February 19, 2020

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Sisyphus Dreams Again

http://www.theaugeanstables.com/2019/10/02/sisyphus-dreams-again/

It’s the never-dying fantasy of peace at hand… this time from Susana Terstal, the EU’s Special Representative for the Middle East Peace Process. HT Moshe Dann, who claims even normally sane people find this compelling.

PEACE NEEDS INTERNATIONAL LAW AND POLITICAL WILL

BY SUSANA TERSTAL  SEPTEMBER 21, 2019 21:35

eu flag (european union)

European Union flags. (photo credit: REUTERS)

September 21 marked International Peace Day. While I look forward to one day celebrate the peace agreement between Israel and Palestine, in the meantime we shouldn’t lose sight of the need to keep moving in that direction.

The very embodiment of the Sisyphean fantasy. We know what the direction is, and we should keep pushing the boulder of peace up the mountain. It’s a standing proof that we’re of good will (want peace) and good resolve. Of course underlying the virtue-signaling stand the classic liberal fantasies of a positive-sum solution (land for peace), based on the “fair-minded” but deluded notion that both sides want peace and will be willing to sacrifice their maximal demands for peace’s sake. No evidence to the contrary from the Palestinians can penetrate this impermeable mindset, which means, predictably, that any problems will get blamed on Israel.

While the EU believes peace is possible, current trends are pushing it further away than ever. We see the two-state solution being dismantled piece by piece, day by day.

“Believes” is a good verb here: 1) it is an act of faith (remarkably from an organization whose leaders tend towards agnosticism if not atheism); 2) it is in the singular because the fantasy is a collective one, leading some of us to suspect it’s a matter of [EU] identity. In the meantime, get ready for an Oslo Logic catechism.

To give some background, the West Bank was divided into Areas A, B and C under the Oslo Accords. Any unilateral modification undermines the entire agreement.

Of course all of this fell apart 19 years ago when the Palestinians launched a vicious war on Israeli civilians and unilaterally modified the Oslo Accords, thereby “undermining the entire agreement.” And nothing the PA has done since, either under Arafat or Abbas, indicates in any way that they want to abide by the Oslo Accords or reach the compromises it envisions. But somehow, not only does that behavior not register with the (single-minded) EU, but any Israeli response to the attitudes and behavior of the Palestinians registers (as here below), as a violation of Oslo. Catch 22.

The purpose of the Oslo Accords was to cement the steps necessary leading to a negotiated final status agreement to end the decades-old conflict.

Which they failed to do, utterly.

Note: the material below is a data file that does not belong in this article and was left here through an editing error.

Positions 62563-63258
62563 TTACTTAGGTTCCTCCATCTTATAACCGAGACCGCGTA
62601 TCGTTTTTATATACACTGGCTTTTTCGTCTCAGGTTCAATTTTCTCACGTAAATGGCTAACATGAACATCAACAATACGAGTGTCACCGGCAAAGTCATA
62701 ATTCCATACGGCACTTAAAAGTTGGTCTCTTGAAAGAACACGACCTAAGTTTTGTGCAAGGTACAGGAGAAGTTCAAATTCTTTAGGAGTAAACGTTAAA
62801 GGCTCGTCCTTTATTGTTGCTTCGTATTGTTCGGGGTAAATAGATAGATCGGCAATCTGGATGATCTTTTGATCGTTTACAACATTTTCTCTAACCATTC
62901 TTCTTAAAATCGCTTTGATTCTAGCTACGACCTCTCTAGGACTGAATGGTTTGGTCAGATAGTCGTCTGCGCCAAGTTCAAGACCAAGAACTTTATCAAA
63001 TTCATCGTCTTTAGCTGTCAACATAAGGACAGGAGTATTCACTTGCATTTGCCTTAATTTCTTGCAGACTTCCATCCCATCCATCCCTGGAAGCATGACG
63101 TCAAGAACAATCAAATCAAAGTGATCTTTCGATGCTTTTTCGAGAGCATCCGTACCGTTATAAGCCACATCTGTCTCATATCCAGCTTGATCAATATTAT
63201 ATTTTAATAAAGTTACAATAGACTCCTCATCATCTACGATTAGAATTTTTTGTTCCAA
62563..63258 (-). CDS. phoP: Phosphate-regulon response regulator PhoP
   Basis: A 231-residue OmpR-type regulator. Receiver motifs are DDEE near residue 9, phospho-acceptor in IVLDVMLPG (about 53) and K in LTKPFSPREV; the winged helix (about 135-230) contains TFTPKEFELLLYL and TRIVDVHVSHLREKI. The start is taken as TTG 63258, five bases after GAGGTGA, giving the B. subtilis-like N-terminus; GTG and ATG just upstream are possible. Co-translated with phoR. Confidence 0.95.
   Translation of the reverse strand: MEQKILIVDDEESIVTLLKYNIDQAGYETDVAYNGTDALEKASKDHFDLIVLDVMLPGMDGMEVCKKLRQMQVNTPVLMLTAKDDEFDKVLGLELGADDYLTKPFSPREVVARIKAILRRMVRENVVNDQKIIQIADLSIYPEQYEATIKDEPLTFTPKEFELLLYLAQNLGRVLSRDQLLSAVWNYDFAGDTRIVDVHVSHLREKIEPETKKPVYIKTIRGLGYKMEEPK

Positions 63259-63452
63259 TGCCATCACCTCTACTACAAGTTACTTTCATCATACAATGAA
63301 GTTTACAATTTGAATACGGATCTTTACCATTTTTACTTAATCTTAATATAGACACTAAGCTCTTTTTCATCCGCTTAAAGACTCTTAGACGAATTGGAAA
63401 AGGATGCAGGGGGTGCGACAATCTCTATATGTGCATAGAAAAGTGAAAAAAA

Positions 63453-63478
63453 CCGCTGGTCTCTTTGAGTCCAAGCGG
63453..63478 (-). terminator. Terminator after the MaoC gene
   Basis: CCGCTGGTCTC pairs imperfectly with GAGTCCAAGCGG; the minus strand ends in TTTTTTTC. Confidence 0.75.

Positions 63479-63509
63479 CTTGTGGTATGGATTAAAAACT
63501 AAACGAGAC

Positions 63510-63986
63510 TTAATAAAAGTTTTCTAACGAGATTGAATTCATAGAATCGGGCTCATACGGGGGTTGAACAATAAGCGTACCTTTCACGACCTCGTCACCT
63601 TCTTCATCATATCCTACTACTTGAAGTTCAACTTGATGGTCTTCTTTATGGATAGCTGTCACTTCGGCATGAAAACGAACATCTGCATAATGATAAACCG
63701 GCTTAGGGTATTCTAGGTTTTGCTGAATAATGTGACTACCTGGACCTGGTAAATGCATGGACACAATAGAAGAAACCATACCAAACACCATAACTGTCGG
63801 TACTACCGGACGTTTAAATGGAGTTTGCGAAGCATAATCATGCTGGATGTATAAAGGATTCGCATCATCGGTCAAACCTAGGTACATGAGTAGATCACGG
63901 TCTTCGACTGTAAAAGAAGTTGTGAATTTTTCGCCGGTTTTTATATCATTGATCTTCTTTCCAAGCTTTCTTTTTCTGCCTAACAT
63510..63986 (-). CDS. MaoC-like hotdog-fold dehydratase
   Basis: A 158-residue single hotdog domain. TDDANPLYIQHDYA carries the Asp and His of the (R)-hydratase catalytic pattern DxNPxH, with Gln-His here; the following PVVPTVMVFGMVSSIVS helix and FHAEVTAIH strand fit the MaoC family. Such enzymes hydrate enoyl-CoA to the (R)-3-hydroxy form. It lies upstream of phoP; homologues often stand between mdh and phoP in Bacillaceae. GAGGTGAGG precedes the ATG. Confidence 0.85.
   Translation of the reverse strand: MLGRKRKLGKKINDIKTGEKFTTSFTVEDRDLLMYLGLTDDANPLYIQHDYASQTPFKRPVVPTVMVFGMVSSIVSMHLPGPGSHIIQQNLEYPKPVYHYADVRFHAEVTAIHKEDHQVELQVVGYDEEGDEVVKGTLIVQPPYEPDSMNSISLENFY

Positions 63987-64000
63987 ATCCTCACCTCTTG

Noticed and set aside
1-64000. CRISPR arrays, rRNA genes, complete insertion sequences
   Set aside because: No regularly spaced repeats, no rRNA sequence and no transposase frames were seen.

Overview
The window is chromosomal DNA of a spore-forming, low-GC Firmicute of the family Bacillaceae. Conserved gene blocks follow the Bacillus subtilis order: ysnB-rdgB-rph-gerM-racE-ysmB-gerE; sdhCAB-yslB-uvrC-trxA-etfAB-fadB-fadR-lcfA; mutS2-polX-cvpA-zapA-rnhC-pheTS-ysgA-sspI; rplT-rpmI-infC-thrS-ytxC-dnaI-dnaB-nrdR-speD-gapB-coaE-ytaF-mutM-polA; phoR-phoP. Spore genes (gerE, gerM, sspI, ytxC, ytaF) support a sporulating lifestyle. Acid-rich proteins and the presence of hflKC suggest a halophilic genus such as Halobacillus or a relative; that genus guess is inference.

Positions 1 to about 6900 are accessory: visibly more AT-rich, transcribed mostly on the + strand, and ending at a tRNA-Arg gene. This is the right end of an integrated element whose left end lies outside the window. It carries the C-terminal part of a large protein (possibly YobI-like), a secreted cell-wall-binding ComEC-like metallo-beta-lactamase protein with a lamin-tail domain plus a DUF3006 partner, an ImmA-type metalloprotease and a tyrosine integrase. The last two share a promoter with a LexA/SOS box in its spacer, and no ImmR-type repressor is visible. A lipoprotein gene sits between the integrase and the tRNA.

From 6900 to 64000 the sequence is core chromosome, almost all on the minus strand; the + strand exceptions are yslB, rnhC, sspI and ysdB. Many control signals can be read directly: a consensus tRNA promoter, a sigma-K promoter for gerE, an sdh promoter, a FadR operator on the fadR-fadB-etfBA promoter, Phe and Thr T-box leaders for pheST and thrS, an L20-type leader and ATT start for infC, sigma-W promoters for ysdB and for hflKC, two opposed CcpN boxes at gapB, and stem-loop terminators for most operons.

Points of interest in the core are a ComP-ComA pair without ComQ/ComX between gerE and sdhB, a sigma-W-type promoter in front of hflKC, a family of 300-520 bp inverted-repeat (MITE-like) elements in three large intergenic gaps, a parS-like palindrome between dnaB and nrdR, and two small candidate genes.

The accords do not change the status of the West Bank under international law.

Note the bizarre use of the present tense, as if the Accords are still in operation.

While, in 1997, the Oslo Accords determined that Israel would retain on an interim basis the military and administrative control over Area C, Israel cannot ‘apply sovereignty’ as has been suggested by some. All areas captured by Israel in the 1967 Six Day War are occupied according to international law and the local (Palestinian) population is protected persons under the 4th Geneva Convention.

This is, of course, not a matter of international law, but an interpretation of international law which has never been decided in a court of international law, which members of the “Cult of the Occupation,” adhere to with religious fervor, oblivious to any other interpretation. Indeed, one might argue that the “occupation” was a useful fiction designed to make the Oslo gamble work. Now, it’s become the cart that drives the horse.

We are well aware of the suffering and injustices inflicted upon both sides as a result of this conflict. For this reason, a negotiated agreement – which may include agreed land swaps – is of great importance to ensure a process of reconciliation and healing that accompanies sustainable peace.

I’m just guessing that she considers “the suffering and injustices inflicted on both sides” as inflicted by the other side. There’s probably no room in her mental furniture (or that of the single-minded EU) for suffering and injustice inflicted by the Palestinian leadership on their own people. As a result, she most probably a) sees Palestinian suffering as much greater than Israeli suffering (it is), and b) holds Israel responsible for that suffering. In fact, Israel does everything it can to alleviate its own people’s suffering and the Palestinians do everything they can to intensify their own people’s suffering. Why are there no bomb shelters in Gaza? Certainly not for lack of ability to build them.